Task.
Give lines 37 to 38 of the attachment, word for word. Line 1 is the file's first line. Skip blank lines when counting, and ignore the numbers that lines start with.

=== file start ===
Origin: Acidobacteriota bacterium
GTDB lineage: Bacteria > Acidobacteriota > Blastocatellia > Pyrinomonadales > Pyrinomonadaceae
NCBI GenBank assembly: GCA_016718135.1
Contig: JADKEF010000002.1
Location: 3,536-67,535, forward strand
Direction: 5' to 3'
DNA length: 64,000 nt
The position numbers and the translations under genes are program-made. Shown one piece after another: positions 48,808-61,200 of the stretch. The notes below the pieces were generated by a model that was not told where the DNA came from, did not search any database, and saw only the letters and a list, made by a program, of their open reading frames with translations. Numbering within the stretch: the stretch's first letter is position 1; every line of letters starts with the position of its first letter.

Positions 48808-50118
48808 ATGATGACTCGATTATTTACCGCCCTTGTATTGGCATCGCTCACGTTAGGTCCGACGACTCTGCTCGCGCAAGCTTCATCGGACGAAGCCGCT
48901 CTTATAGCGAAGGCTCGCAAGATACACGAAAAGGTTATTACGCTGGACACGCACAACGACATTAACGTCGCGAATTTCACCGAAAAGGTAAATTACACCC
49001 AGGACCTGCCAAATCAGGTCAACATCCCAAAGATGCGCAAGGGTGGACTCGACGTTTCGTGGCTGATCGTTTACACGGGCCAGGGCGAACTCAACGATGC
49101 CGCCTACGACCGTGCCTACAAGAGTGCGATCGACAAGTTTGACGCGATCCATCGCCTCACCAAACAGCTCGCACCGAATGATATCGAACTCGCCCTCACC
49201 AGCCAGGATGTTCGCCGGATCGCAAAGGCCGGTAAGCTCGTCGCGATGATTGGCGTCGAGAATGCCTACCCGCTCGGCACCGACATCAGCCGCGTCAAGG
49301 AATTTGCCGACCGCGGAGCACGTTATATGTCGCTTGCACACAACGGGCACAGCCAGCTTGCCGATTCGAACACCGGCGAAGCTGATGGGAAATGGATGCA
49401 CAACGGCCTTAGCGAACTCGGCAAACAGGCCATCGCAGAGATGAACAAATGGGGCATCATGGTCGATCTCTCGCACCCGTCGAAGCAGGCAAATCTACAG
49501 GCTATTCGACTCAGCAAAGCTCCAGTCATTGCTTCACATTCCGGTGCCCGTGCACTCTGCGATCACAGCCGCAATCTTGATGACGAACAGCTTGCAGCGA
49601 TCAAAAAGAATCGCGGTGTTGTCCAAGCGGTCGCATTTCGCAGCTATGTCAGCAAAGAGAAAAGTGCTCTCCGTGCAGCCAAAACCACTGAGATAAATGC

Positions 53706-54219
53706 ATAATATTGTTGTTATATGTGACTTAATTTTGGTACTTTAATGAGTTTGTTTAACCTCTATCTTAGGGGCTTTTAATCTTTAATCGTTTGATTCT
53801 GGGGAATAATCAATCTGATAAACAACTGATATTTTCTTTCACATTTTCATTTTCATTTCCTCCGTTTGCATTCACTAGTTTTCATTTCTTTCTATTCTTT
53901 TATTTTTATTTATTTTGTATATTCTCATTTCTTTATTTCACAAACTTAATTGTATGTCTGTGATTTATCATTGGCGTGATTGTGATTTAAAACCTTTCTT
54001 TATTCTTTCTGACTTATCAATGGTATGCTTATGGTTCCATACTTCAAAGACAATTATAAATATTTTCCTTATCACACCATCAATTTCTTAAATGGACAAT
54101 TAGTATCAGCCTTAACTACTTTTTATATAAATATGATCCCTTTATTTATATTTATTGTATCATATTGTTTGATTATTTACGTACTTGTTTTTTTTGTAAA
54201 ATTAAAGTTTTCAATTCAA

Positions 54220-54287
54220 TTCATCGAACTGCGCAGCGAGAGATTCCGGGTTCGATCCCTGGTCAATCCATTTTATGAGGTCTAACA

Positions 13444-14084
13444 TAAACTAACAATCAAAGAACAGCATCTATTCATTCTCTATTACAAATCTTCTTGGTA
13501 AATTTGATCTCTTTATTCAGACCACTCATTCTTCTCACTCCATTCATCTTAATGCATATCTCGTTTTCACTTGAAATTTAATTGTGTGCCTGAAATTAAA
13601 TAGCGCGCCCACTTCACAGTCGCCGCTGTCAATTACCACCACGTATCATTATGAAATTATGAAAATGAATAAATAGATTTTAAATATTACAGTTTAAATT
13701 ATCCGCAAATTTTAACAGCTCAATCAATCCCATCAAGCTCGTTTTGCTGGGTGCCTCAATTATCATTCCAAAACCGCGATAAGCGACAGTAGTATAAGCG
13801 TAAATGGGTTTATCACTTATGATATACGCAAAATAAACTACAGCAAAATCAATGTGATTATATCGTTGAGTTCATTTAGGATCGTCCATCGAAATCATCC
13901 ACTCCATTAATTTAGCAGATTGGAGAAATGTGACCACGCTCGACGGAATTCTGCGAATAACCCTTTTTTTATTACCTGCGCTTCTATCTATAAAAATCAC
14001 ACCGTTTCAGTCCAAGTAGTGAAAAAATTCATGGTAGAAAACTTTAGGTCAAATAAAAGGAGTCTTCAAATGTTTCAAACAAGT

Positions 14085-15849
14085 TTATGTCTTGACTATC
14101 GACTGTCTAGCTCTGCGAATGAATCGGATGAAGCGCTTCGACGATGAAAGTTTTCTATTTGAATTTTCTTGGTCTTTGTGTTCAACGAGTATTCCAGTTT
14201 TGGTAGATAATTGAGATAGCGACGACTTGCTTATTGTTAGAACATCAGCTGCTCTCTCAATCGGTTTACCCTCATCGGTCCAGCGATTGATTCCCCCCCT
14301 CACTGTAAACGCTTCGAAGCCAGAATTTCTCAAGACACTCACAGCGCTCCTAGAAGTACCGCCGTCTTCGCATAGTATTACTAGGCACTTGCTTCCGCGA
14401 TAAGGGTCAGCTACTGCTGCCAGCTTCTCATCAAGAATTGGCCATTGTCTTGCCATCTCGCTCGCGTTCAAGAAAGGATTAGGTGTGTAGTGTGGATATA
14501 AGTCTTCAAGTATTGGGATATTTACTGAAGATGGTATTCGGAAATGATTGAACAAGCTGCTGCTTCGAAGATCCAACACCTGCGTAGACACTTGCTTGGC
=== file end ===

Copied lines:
14085 TTATGTCTTGACTATC
14101 GACTGTCTAGCTCTGCGAATGAATCGGATGAAGCGCTTCGACGATGAAAGTTTTCTATTTGAATTTTCTTGGTCTTTGTGTTCAACGAGTATTCCAGTTT